In the flesh: a tale of deadly beauty


Mural by feminist guerrilla artist, MissMe, on Park Avenue in Montréal (Photo by Jody Freeman)


Nelly Arcand, Breakneck, Anvil Press, 2015, 223 pages. Translation by Jacob Homel


Nelly Arcand was a shooting star in Québec’s literary scene. Between her first novel Putain in 2001 (Whore, 2004) and her fourth and last novel Paradis, clef en main in 2009 (Exit, 2009), less than a decade elapsed. Her third novel, À ciel ouvert, published in 2007 (Breakneck, 2015), is a vivid and troubling account of lives lost in the maze of contemporary Western culture, where women’s bodies are literally torn apart and reshaped to meet impossible standards of beauty designed by men for men.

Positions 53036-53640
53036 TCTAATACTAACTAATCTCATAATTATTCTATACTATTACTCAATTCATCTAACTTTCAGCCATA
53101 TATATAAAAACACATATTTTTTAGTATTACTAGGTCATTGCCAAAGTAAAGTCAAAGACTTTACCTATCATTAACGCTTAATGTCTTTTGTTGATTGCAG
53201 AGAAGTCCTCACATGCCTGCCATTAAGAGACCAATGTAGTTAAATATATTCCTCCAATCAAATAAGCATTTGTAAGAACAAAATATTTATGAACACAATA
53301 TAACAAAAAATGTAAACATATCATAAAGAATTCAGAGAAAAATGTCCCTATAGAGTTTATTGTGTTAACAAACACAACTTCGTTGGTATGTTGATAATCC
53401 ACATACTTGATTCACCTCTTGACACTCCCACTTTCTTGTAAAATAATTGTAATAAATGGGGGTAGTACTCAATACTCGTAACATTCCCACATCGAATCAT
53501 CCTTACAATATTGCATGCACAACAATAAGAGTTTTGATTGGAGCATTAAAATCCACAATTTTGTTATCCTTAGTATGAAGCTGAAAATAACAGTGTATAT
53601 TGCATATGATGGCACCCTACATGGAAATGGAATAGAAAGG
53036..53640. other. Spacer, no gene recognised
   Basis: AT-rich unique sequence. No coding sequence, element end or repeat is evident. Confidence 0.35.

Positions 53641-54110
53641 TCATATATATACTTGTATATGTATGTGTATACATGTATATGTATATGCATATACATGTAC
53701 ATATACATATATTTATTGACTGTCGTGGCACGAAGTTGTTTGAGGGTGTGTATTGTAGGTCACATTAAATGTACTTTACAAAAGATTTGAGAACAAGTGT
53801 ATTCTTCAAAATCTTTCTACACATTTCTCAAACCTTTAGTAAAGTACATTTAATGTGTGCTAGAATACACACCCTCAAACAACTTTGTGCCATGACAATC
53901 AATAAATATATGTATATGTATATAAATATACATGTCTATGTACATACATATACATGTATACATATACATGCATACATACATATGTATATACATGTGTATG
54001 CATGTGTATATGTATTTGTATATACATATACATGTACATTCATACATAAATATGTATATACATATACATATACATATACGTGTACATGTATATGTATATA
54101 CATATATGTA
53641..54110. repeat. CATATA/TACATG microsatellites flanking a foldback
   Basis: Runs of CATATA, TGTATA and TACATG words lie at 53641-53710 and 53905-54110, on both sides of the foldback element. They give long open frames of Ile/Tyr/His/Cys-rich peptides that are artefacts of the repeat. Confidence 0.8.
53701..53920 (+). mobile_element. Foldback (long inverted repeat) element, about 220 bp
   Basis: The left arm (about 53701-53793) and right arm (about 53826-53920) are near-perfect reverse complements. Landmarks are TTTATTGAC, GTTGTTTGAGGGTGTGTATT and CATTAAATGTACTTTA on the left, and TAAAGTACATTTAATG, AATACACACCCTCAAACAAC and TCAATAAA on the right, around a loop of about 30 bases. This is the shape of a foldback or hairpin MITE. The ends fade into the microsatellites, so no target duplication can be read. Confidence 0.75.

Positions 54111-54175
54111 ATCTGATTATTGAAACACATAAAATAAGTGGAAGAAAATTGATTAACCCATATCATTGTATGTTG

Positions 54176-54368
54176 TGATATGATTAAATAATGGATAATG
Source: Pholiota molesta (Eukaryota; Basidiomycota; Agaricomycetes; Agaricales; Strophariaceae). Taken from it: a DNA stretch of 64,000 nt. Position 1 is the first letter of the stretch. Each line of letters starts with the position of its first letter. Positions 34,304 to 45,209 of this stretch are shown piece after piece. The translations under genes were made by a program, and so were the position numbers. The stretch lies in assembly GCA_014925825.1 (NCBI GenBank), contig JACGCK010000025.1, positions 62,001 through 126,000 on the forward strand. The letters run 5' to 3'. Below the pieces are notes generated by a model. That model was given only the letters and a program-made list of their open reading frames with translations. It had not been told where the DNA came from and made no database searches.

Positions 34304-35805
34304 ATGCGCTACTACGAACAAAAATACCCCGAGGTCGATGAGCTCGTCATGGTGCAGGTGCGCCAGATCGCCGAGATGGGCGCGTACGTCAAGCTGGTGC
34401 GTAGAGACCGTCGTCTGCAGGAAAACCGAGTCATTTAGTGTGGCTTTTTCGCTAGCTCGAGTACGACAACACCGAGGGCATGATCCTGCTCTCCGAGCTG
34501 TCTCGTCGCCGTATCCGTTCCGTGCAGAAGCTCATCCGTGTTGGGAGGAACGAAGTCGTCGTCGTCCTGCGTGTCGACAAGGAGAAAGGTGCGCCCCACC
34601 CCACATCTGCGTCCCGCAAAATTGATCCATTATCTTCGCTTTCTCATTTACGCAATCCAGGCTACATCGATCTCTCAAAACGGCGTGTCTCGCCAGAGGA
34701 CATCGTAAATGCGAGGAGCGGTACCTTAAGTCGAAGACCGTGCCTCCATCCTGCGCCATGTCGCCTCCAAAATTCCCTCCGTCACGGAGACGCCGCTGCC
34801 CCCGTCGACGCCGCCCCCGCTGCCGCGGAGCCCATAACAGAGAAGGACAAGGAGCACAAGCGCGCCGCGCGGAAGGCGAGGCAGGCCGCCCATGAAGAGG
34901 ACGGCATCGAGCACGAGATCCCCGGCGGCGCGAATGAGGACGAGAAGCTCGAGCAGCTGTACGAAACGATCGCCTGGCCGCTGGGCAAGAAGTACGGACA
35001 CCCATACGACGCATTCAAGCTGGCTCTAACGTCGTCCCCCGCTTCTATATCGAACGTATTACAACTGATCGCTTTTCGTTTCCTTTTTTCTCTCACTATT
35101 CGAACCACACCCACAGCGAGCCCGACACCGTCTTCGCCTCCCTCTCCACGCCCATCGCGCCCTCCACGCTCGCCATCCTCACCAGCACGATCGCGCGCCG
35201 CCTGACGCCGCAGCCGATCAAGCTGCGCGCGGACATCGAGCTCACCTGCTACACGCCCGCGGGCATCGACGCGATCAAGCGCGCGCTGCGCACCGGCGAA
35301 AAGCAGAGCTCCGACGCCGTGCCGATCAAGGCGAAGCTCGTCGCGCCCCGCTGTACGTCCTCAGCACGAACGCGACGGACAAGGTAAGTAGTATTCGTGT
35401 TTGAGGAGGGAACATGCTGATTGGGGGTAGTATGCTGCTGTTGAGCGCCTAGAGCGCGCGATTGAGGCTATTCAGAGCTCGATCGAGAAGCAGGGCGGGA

Through the prism of a loveless love triangle between Julie O’Brien, a bright documentary screenwriter, Rose Dubois, a proficient fashion stylist, and Charles Nadeau, an up-and-coming studio photographer, Arcand focuses a harsh light on the self-destructive lifestyle of trendy young urban professionals living it up on Montreal’s Plateau Mont-Royal.

It is no coincidence that the action starts – and ends – on the high-perched, sun-drenched terrace of a loft apartment building on Coloniale Street. Set in an age “where success shouts from every rooftop,” the novel hints at the collapse of a “world that was bursting into flames all across the planet,” by exposing the collision between three lost souls.


Lives already dead